bROOKERdANCE is a year-old modern dance company operating without a permanent performing space, but definitely with a mission. “Dance can be political, but it shouldn’t be propaganda,” says 24-year-old Rachel Brooker, the Durham-based troupe’s director. “Bodies are so political that once you put them on a stage, it’s automatically political.” Brooker, who says she is most influenced by choreographers like David Dorfman, Tina Bausch, Shen Wei and Sabine Dahrendorf, is impressed by the improvisational style of dance in the ’60s. “After the ’60s, modern dance has a lot of freedom to combine media and put whatever you want on the stage,” she says. “But within that freedom, people are losing direction. The people I’m interested in are those who’re using that freedom to say something.”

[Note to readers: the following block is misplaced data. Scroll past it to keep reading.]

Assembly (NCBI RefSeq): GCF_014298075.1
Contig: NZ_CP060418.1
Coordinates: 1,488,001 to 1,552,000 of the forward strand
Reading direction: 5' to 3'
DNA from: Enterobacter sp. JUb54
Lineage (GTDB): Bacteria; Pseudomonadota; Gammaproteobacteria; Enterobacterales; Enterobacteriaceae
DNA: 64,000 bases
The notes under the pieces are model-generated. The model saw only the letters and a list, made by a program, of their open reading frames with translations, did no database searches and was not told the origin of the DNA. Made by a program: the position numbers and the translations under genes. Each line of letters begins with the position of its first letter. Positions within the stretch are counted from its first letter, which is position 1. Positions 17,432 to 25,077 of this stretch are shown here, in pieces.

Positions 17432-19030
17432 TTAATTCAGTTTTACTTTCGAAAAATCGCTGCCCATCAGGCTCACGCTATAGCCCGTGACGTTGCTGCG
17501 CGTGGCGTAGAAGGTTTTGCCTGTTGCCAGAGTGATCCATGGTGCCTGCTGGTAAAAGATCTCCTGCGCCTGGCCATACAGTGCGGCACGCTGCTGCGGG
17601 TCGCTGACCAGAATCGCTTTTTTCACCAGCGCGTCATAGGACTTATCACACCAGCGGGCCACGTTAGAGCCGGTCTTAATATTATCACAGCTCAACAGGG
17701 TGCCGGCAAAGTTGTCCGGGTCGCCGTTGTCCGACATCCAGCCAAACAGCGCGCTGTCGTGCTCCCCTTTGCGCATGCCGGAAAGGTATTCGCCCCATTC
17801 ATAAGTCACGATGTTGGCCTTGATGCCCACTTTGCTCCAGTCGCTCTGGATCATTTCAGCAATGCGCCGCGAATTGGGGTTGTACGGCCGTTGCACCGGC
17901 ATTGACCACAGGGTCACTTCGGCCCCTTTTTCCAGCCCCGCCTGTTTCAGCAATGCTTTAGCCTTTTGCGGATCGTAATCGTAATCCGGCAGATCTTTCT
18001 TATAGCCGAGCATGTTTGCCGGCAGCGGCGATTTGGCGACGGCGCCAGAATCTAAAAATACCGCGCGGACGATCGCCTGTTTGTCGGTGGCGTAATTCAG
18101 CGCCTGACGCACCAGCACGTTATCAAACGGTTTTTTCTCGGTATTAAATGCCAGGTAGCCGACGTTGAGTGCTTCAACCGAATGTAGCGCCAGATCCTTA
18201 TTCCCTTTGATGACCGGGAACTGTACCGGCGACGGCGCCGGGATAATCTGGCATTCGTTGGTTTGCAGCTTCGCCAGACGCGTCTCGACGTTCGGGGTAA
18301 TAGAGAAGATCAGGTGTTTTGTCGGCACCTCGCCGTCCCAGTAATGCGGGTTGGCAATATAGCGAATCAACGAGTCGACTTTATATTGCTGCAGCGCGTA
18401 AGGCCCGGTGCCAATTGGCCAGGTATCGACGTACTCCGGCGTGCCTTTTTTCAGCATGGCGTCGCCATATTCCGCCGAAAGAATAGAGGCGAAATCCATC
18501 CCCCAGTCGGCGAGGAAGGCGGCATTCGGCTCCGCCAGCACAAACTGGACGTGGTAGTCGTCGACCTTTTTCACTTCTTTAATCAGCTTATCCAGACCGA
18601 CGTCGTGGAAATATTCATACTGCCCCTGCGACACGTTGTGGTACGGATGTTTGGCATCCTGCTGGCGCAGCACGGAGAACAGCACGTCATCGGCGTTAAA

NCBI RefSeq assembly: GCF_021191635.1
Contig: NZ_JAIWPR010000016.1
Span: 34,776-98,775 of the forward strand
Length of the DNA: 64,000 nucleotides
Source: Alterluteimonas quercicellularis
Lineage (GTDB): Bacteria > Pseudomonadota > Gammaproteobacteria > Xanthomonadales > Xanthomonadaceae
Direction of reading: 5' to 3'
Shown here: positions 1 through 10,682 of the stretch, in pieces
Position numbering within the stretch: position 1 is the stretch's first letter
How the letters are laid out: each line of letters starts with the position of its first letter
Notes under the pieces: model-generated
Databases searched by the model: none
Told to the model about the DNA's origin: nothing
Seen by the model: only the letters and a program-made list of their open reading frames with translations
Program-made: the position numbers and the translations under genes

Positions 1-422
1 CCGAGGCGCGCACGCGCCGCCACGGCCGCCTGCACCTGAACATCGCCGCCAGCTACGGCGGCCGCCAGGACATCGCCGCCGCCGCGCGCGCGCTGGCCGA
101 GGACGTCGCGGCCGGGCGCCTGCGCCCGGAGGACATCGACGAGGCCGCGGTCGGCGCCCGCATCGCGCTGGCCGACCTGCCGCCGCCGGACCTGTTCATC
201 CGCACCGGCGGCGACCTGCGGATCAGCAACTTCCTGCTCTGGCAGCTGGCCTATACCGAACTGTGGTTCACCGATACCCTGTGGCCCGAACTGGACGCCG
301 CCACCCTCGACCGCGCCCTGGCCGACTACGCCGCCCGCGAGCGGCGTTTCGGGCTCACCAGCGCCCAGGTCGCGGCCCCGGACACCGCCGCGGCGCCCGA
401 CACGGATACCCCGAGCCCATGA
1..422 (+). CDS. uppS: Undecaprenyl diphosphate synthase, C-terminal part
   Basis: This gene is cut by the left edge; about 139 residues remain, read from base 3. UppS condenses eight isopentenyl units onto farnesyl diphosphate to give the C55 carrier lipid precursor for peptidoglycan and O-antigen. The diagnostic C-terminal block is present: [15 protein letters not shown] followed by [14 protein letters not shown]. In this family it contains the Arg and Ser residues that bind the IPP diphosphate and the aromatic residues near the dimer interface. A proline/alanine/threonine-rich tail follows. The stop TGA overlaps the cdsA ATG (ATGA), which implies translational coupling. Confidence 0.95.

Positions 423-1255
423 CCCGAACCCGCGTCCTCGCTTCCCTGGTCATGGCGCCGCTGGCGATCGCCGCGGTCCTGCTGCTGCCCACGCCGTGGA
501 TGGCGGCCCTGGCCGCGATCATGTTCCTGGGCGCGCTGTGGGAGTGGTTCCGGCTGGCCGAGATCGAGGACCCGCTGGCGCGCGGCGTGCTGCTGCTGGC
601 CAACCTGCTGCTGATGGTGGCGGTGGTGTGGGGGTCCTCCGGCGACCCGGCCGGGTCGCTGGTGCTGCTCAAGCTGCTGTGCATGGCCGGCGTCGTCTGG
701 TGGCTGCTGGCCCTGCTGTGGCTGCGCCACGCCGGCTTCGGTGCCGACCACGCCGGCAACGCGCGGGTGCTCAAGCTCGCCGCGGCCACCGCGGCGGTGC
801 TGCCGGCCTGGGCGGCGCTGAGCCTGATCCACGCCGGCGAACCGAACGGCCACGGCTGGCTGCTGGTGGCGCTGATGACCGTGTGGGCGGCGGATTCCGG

Brooker graduated in dance and biology at Swarthmore College, and moved back to the Triangle in 1999 to teach at the Carolina Friends School. Since then her “guerrilla dance troupe” has performed at Durham’s Ninth Street Dance, the Durham Arts Council, and Carrboro’s ArtsCenter. This fall, Triangle residents have two opportunities to help the fledgling troupe raise money to help establish a more permanent company, and to find a permanent performing space. On Sept. 15, bROOKERdANCE will perform at Carrboro’s Sizl Gallery during the opening of Meeting of the Minds, an exhibition of new works by painter Anna Podris. Then on Sept. 21, at 8 p.m., the gallery will host a benefit for Brooker’s emerging company, which will feature music and dance performances, visual and performance art, and audience participation. Funds for the benefit will go to support the company and October performances of Mirrorings Project, involving six dancers, and based on an essay by Lucy Grealy. Grealy’s autobiographical essay discusses the trauma of growing up looking “different.” After cancer of the jaw required the removal of part of her jawbone, Grealy’s disfigured face forced her to confront an altered self-image. For details about the event, call Sizl Gallery at 960-0098, or Rachel Brooker at 530-1092.